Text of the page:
Friday, June 3, 2011

Overview: Minimalist Backpacking Load-Out Refined

Overview: Minimalist backpacking load-out refined

Earlier back in February I posted about a minimalist backpack load-out that I planned on fielding in the warmer weather. Well, here we are in May and I’m happy to say that I did just that. Prior to fielding this load-out I assessed its contents on necessity and trip circumstances; I was surprised what I ended up with.

Allow me to elaborate on my thoughts while packing. I had a 6 mile in 6 mile out route planned with moderate terrain mapped out so the terrain and distance wouldn’t be an issue. I did this purposely because I was taking out a friend who had never backpacked before and another who had this trip as his second time backpacking. The fact that I was taking out inexperienced people who may have possible problems with comfort, be it on the trail or at camp, convinced me to pack light. The logic behind this was that if they needed me to take weight from their pack and put it into mine it was possible and if they were uncomfortable with their shelter conditions they could look over to me in my “minimalist” shelter and say, “Well, that nut-job has it worse then me, so I can suck it up.”

So there I was, standing over this strange load-out that I breathed life into. I was half impressed and half shocked.

I began with my father’s military issue web gear. It looked very trail-commando, but it was just what I was looking for. For those unfamiliar, web gear is a term used to address the Load Bearing Equipment (LBE) that the military uses to supply service members with a system that can hold ammunition, rations, and basic supplies on their person and readily available.

On the LBE I had:

  • A canteen pouch holding my canteen cup, canteen, and some chlorine dioxide tablets for secondary water purification.

  • A canvas pouch designed to hold M16 magazines. I used this to hold my wallet, cell phone, and car keys.

  • A butt pack that contained a first aid kit, change of socks, water filtration pump, and my General Preparedness Kit. Underneath the butt pack I had a poncho for raingear/poncho shelter with two 50ft lengths of paracord. On the side I had lashed my Becker-Ka-Bar BK11.

  • My food was stored in a stuff sack that was then lashed to the top of the butt pack.

  • A small pouch with my camera on the left shoulder strap

Altogether the whole system weighed 14 pounds. That is a huge difference in comparison to my original minimalist backpacking load-out that weight 23 pounds without food.
Items cut from original load-out:

  • Medium ALICE pack

  • One 1-quart canteen

  • 100ft rope and stakes

  • Trowel and toilet paper

  • Change of clothes

  • Sleeping clothes

  • Wool blanket

 The LBE makes this very comfortable, so comfortable that you barely feel any weight at all. When you begin to get tired the LBE load-out has one small problem: since the butt pack has the most weight and your muscles are sore, you feel as if someone is gently pulling down on the back of the LBE belt. As I stated, this is a very small problem that is easily ignorable.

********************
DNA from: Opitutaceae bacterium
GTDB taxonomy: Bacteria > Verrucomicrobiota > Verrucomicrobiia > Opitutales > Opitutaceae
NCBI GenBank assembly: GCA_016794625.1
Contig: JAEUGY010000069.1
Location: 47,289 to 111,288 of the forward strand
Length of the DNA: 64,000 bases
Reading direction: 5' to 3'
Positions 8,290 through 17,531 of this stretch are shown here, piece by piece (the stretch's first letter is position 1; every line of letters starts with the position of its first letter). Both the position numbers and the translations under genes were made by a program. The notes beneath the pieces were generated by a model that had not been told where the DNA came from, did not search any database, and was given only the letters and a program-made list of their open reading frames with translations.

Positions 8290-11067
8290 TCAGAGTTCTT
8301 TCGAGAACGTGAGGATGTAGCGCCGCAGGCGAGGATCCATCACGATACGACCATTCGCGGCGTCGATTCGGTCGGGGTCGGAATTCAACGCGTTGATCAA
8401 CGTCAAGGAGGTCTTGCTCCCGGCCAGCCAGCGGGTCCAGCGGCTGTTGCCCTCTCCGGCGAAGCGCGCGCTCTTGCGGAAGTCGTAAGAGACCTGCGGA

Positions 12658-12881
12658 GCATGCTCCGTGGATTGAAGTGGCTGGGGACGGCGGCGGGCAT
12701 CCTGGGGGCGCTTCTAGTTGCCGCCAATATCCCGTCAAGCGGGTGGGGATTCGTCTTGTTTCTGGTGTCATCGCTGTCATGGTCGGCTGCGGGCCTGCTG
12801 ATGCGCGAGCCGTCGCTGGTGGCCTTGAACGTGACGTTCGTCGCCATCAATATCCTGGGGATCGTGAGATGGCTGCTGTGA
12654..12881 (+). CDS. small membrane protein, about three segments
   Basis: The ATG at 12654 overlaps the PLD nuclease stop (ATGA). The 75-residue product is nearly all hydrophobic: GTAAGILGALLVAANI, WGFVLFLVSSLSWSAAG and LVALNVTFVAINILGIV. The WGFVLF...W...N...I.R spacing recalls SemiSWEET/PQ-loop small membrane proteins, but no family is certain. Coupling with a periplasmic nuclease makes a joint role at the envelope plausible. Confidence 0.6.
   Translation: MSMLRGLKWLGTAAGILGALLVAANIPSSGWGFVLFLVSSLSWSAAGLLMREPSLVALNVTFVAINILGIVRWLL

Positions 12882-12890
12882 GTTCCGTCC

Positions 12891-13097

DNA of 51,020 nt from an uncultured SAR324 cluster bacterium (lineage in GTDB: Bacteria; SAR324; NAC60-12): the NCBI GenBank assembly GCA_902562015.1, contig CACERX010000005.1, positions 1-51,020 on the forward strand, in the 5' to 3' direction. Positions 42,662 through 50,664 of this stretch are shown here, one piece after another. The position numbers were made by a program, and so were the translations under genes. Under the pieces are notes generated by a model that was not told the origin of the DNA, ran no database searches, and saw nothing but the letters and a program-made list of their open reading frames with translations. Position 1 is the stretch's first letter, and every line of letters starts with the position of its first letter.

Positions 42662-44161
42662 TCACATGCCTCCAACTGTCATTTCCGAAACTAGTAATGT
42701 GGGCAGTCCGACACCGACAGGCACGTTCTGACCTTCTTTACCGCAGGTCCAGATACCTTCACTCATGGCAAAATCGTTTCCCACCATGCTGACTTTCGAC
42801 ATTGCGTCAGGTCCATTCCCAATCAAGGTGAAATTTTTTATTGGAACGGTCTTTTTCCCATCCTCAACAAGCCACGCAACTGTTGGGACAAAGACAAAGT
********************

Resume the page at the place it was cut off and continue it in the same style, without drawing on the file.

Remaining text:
Close up on the main part of the system: the butt pack.

The benefits of the LBE load-out far outweigh the drawbacks. Not only is it lighter than a framed backpack, but it provides a greater and more comfortable range of motion as well. Hiking with the LBE was much easier on my shoulders, back, knees, and ankles than hiking with a framed pack and I had everything I needed right within arms reach, opposed to having to stop and dig into my pack. When taking breaks I actually chose to keep the LBE on. I did this not because it was more comfortable, but simply because it felt as if you’re weren’t wearing anything at all once you sat.

As a “minimalist” shelter I used my rain poncho and paracord to construct a lean-to. I did this by tying a line between two trees that passed through the top grommet holes in the poncho and staked the bottom two grommet holes out with sapling branches. Possible thunder storms were forecasted but did not come so I cannot report on how it would have performed in rain. It did fine in moderate wind once I anchored down the middle of the bottom portion between the stakes.

Tempur-Pedic my butt, this is real comfort.

To keep me insulated from the ground I used a bed of dry leaves which worked quite well. Being that it was warmer I decided that I would sleep in a fleece and leave the sleep system’s home. As luck would have it, I forgot my fleece at home and I spent the night with sporadic shivers and turning to press each part of my body into the warm leaves. I fell asleep around 11:00pm and woke back up at 12:40am. From 12:40am to a little after 3:00am I sat up, watched the leaves blow in the trees, and enjoyed the peace. After falling asleep a little after 3:00am I woke back up at 4:00am and dozed in and out of consciousness as I watched the overcast sky grow into a shade of dark blue and listened to the faint chirping of birds that seemed to get closer and closer. Eventually I got up, got a nice fire going, and watched the fog lift off the mountains in the distance. Lack of sleep aside, it wasn’t a bad night.

1 comment:

  1. Forgetting your fleece, Thats what you get for not bringing me...